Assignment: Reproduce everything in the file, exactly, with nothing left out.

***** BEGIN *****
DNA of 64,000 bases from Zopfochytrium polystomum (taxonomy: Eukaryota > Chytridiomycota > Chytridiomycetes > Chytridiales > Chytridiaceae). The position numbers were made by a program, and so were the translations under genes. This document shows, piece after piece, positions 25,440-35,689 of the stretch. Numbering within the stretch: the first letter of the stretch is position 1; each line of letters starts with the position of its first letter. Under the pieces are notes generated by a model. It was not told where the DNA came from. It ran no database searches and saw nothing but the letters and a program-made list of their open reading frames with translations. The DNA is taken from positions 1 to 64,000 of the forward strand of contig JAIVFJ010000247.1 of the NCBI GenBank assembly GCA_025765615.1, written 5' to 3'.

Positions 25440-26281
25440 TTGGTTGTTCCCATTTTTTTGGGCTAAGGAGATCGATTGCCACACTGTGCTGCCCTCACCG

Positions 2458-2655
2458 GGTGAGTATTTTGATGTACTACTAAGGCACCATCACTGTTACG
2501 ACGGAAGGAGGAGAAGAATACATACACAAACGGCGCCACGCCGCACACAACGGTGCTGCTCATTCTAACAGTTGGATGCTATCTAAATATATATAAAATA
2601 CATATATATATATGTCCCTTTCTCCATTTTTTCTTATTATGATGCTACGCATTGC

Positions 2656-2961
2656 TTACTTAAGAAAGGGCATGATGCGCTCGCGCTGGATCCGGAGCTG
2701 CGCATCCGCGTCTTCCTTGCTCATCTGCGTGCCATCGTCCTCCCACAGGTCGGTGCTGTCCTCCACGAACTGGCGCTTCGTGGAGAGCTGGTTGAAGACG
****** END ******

DNA of 64,000 bases from Zopfochytrium polystomum (taxonomy: Eukaryota > Chytridiomycota > Chytridiomycetes > Chytridiales > Chytridiaceae). The position numbers were made by a program, and so were the translations under genes. This document shows, piece after piece, positions 25,440-35,689 of the stretch. Numbering within the stretch: the first letter of the stretch is position 1; each line of letters starts with the position of its first letter. Under the pieces are notes generated by a model. It was not told where the DNA came from. It ran no database searches and saw nothing but the letters and a program-made list of their open reading frames with translations. The DNA is taken from positions 1 to 64,000 of the forward strand of contig JAIVFJ010000247.1 of the NCBI GenBank assembly GCA_025765615.1, written 5' to 3'.

Positions 25440-26281
25440 TTGGTTGTTCCCATTTTTTTGGGCTAAGGAGATCGATTGCCACACTGTGCTGCCCTCACCG

Positions 2458-2655
2458 GGTGAGTATTTTGATGTACTACTAAGGCACCATCACTGTTACG
2501 ACGGAAGGAGGAGAAGAATACATACACAAACGGCGCCACGCCGCACACAACGGTGCTGCTCATTCTAACAGTTGGATGCTATCTAAATATATATAAAATA
2601 CATATATATATATGTCCCTTTCTCCATTTTTTCTTATTATGATGCTACGCATTGC

Positions 2656-2961
2656 TTACTTAAGAAAGGGCATGATGCGCTCGCGCTGGATCCGGAGCTG
2701 CGCATCCGCGTCTTCCTTGCTCATCTGCGTGCCATCGTCCTCCCACAGGTCGGTGCTGTCCTCCACGAACTGGCGCTTCGTGGAGAGCTGGTTGAAGACG